Hart, which we held not to be de minimis. See 343 F.3d at 763. We hold that
these adverse consequences of Brunson’s filing a grievance, including those
three weeks Brunson spent in the SHU after his submission of a grievance but
See also Hanna v. Maxwell, 415 F. App’x 533, 535–36 (5th Cir. 2011) (finding that
the sanction of ten days of confinement in isolation and loss of 180 days of “good time” credit
are more than de minimis adverse actions).
Date Filed: 11/15/2017
before his disciplinary hearing, would likely deter a person of ordinary
firmness from exercising his constitutional rights. See Morris, 449 F.3d at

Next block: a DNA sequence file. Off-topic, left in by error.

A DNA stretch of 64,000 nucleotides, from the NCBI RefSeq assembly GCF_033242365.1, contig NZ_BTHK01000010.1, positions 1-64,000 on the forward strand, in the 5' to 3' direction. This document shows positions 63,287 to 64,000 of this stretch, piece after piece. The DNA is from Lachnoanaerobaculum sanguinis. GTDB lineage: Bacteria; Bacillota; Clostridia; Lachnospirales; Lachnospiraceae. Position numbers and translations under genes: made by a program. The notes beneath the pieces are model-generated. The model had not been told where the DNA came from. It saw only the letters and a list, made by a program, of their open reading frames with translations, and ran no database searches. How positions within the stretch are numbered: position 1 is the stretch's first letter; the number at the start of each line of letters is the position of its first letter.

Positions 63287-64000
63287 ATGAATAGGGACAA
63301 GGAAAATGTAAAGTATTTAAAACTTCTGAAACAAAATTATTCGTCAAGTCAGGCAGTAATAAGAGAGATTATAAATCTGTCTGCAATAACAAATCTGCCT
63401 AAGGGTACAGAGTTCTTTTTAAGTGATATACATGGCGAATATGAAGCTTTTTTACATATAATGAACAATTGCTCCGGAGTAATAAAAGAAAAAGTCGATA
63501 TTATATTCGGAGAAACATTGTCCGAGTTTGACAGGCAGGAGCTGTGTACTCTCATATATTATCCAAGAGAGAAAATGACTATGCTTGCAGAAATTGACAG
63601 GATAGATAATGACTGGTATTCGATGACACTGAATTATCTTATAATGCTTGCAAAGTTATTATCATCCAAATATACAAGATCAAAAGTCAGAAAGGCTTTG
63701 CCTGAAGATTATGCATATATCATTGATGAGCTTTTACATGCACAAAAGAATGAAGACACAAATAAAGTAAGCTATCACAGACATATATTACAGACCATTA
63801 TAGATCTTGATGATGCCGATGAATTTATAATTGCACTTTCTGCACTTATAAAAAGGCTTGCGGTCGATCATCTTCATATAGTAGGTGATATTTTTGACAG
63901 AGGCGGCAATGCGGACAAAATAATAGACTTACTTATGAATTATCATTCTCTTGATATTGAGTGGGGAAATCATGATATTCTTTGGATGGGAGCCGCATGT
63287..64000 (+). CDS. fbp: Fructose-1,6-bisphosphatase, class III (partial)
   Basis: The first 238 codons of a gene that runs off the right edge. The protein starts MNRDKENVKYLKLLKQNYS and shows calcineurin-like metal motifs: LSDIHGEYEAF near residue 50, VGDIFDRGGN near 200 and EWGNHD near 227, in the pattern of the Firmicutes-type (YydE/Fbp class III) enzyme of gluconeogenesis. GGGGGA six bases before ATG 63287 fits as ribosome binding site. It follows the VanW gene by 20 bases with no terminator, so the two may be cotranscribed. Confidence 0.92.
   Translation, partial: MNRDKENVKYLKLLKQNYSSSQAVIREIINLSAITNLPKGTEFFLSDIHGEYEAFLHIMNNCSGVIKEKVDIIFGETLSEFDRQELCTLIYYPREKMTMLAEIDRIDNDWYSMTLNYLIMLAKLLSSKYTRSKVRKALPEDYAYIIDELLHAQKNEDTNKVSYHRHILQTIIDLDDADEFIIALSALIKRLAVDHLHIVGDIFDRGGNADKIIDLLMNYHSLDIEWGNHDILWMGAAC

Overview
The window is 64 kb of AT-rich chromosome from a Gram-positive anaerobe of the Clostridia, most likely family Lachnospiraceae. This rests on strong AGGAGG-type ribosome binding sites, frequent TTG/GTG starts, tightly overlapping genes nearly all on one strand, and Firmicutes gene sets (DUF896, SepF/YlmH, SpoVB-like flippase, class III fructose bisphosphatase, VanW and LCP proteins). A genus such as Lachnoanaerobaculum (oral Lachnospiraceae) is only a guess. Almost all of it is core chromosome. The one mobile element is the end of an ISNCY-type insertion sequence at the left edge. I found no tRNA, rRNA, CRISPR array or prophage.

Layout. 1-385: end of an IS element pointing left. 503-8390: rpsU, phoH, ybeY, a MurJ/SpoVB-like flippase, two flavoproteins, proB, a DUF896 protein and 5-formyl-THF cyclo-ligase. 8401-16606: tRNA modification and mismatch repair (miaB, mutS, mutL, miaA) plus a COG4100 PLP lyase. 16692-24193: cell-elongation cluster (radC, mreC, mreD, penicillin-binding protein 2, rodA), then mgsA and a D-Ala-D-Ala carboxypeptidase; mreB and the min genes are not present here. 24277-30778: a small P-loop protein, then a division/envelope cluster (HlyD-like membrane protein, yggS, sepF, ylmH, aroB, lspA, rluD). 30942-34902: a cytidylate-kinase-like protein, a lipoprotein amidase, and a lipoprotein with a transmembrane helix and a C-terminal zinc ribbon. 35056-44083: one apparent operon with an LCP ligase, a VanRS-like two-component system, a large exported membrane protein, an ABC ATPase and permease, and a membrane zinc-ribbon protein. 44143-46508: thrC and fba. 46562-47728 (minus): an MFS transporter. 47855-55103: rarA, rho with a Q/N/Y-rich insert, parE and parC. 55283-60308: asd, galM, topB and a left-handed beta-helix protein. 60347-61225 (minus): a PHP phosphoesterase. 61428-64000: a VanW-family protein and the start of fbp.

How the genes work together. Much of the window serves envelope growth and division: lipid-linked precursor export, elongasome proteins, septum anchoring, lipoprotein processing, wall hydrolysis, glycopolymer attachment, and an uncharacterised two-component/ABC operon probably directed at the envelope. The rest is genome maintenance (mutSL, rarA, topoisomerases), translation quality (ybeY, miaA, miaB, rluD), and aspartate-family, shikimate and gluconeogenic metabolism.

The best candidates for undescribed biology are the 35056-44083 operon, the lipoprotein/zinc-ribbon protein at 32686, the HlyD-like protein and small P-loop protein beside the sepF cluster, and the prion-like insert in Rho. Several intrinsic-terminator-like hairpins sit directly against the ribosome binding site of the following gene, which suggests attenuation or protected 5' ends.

685–86. Brunson’s punishment was therefore more than de minimis.
The district court did not address the fourth element of retaliation,
causation. Upon review of the record, we find that Brunson pleaded facts
supporting a plausible inference of causation. An “inmate must . . . establish
that but for the retaliatory motive the complained of incident—such as the
filing of disciplinary reports as in the case at bar—would not have occurred.”
Woods v. Smith, 60 F.3d 1161, 1166 (5th Cir. 1995). “The inmate must produce
direct evidence of motivation or . . . allege a chronology of events from which
retaliation may plausibly be inferred.” Id. (internal quotation marks omitted).
Here, Nichols acknowledged that Brunson was only “trying to explain
his concern” about the power outages, yet she reported that Brunson made a
threat. Brunson alleged that when he told Nichols about his concerns, Nichols